The so-called divorce revolution, however, is just one aspect of the worldwide transformation of marriage. In places where divorce and unwed motherhood are severely stigmatized, the retreat from marriage simply takes another form. In Japan and Italy, for example, women are far more likely to remain single than in the United States. In Thailand, unmarried women now compete for the title of "Miss Spinster Thailand." Singapore's strait-laced government has resorted to sponsoring singles nights in an attempt to raise marriage rates and reverse the birth strike by women.

In the United States and Britain, divorce rates fell slightly during the 1990s, but the incidence of cohabitation and unmarried child-raising continues to rise, as does the percentage of singles in the population.

Both trends reduce the social significance of marriage in the economy and culture. The norms and laws that traditionally penalized unwed mothers and their children have weakened or been overturned, ending centuries of injustice but further reducing marriage's role in determining the course of people's lives. Today, 40 percent of cohabiting couples in the United States have children in the household, almost as high a proportion as the 45 percent of married couples who have kids, according to the 2000 Census. We don't have a TV show about that yet, but it's just a matter of time.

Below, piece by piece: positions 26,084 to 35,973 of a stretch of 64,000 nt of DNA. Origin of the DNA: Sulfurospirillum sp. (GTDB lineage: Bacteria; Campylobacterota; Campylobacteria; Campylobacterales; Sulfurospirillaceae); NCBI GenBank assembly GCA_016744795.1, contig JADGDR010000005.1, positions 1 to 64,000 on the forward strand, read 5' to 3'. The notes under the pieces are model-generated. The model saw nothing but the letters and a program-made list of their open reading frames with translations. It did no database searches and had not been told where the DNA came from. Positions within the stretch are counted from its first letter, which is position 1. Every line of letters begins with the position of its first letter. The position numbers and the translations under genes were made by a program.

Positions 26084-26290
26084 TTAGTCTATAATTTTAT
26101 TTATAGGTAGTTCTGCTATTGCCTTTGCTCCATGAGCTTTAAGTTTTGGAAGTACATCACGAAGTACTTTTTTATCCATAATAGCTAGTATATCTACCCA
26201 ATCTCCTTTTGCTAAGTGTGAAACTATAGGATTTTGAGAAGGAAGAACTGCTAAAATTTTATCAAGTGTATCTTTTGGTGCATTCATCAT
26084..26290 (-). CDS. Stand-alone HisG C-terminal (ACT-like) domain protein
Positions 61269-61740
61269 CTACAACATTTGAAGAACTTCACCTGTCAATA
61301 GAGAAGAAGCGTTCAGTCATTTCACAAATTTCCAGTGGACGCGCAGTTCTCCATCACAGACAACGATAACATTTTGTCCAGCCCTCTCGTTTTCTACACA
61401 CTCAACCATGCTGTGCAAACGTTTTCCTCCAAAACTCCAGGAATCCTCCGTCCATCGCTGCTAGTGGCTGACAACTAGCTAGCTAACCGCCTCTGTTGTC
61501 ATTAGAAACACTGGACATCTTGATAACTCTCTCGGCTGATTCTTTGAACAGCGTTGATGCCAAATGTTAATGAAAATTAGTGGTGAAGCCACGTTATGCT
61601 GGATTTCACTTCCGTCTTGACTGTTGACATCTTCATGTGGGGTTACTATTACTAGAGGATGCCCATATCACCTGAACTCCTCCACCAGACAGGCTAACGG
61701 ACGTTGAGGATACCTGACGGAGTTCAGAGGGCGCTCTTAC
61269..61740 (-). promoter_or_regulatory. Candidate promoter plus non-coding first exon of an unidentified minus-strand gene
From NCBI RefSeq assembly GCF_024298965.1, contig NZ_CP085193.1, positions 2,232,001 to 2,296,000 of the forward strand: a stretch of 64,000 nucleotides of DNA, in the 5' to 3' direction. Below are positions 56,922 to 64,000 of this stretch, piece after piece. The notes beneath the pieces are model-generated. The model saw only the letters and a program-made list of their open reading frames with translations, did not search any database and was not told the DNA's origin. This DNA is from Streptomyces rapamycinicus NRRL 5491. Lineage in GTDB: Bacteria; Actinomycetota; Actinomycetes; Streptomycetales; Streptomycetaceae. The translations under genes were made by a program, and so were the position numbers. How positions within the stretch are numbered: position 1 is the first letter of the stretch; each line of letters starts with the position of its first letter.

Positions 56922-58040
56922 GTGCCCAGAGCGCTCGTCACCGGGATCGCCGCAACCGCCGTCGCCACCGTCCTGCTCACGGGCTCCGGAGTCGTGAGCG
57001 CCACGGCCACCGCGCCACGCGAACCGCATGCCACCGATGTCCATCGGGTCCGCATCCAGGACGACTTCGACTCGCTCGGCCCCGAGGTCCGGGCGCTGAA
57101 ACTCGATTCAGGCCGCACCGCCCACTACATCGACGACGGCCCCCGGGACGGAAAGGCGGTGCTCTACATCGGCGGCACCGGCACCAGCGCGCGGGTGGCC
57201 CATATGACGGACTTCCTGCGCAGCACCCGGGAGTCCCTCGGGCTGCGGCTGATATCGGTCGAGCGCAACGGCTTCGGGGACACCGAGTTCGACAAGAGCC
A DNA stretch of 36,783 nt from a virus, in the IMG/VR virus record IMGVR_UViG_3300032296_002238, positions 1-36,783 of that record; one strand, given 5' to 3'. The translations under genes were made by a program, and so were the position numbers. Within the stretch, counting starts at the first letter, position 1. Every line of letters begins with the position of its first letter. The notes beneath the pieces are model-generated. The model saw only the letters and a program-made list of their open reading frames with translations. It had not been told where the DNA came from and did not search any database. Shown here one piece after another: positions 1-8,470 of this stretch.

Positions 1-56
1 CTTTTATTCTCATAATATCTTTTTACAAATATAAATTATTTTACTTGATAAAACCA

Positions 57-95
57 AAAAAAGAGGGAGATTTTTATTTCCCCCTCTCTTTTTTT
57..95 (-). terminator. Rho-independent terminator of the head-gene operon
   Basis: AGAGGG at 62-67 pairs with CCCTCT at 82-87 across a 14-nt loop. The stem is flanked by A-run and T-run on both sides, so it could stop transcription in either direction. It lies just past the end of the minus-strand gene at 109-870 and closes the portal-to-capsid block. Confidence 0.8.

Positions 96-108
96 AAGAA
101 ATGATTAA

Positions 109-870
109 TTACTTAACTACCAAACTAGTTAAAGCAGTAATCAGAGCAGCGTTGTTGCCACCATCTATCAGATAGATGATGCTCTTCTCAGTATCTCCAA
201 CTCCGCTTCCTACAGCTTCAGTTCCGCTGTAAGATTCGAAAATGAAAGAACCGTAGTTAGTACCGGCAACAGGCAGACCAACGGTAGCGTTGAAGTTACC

The entry of women into the workforce in the last third of the 20th century was not only a U.S. phenomenon. By the 1970s, women in America and most of Europe could support themselves if they needed to. The 1980s saw an international increase in unmarried women having babies (paving the way for Murphy Brown), as more people gained the ability to say no to shotgun marriages, and humanitarian reforms lowered the penalties for out-of-wedlock births. That decade also saw a big increase in couples living together before marriage.

Almost everywhere, women's greater participation in education has raised the marriage age and the incidence of non-marriage. Even in places where women's lives are still largely organized through marriage, fertility rates have been cut in half and more wives and mothers work outside the home.

From Turkey to South Africa to Brazil, countries are having to codify the legal rights and obligations of single individuals and unmarried couples raising children, including same-sex couples. Canada and the Netherlands have joined Scandinavia in legalizing same-sex marriage, and such bastions of tradition as Taiwan and Spain are considering following suit.

None of this means that marriage is dead. Indeed, most people have a higher regard for the marital relationship today than when marriage was practically mandatory. Marriage as a private relationship between two individuals is taken more seriously and comes with higher emotional expectations than ever before in history.